Monday, August 17, 2009

1948 Bowman #24 Emil (Dutch) Leonard

I have a lot of Phillies baseball cards in my collection. Until recently however, the oldest cards in my collection were from the 1951 Bowman set, as my Dad has been slowly but steadily adding '51 Bowman Phillies cards to "his" collection. The Phillies were established in 1883, so this means there are 67 years of Phillies baseball cards missing from my collection. Now I'm not about to break the bank on a bunch of rare early 20th Century tobacco cards, but I have recently scoured eBay and won a few reasonably priced pre-1950 Phillies cards. I'll be featuring these cards in posts over the next few weeks.

Some readers of this blog would maintain that 1948 was a very good year. In this year of monumental debuts, Bowman released its first baseball card set - a 48-card black and white mini set. The set featured the first widely circulated baseball cards of Stan Musial, Yogi Berra, Phil Rizzuto and Warren Spahn. There are only two Phillies cards in the '48 Bowman set - this Dutch Leonard card and Emil Verban - so I'm half way to completing the Phillies team set.

Between 1933 and 1953, Dutch Leonard enjoyed a 20-year Major League career with the Brooklyn Dodgers, Washington Senators, Phillies and Chicago Cubs. He was a five-time All-Star, winning a total of 191 games behind an incredibly deceptive knuckleball. Wearing number 20, he pitched for the Phils in 1947 and 1948 back when the team originally wore the blue cap and cream colored uniform combo they presently wear as their day-game alternate uniforms. Over his two-year span with the Phils, Dutch's record was 29-29 with a 2.60 ERA. He completed 35 of his 59 games started - a testament to the durability of that era's pitchers. Dutch was traded to the Chicago Cubs in December 1948 with Monk Dubiel for Hank Borowy and Eddie Waitkus.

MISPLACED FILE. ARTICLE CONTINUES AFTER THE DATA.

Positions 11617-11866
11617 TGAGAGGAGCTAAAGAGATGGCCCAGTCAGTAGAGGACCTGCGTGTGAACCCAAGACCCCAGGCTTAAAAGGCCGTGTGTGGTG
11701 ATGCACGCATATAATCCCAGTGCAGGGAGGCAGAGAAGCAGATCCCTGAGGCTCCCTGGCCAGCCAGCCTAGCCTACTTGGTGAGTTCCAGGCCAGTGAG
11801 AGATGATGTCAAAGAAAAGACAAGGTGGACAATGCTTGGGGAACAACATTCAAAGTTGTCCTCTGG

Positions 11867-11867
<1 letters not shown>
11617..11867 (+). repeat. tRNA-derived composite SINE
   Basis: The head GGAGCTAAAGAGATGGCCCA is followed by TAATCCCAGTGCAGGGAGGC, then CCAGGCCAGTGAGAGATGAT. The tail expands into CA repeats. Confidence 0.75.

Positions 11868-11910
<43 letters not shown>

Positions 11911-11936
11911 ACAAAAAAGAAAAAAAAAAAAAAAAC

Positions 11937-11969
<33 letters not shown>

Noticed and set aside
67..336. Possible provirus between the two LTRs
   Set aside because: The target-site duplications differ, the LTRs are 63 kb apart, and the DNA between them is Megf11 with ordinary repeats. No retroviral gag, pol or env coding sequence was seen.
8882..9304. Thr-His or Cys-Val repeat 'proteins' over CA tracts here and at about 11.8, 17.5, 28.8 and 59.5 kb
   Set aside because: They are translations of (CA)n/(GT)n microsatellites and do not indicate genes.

Dutch passed away in April 1983 in Springfield, Illinois, at the age of 74.

And one more thing: Ask for Blony Bubble Gum.

2 comments:

MattR said...

Nice. I'm working on doing the same thing with the Giants.

Jim said...

One of the cool things about collecting these older cards is that I've never seen them before, not even in pictures.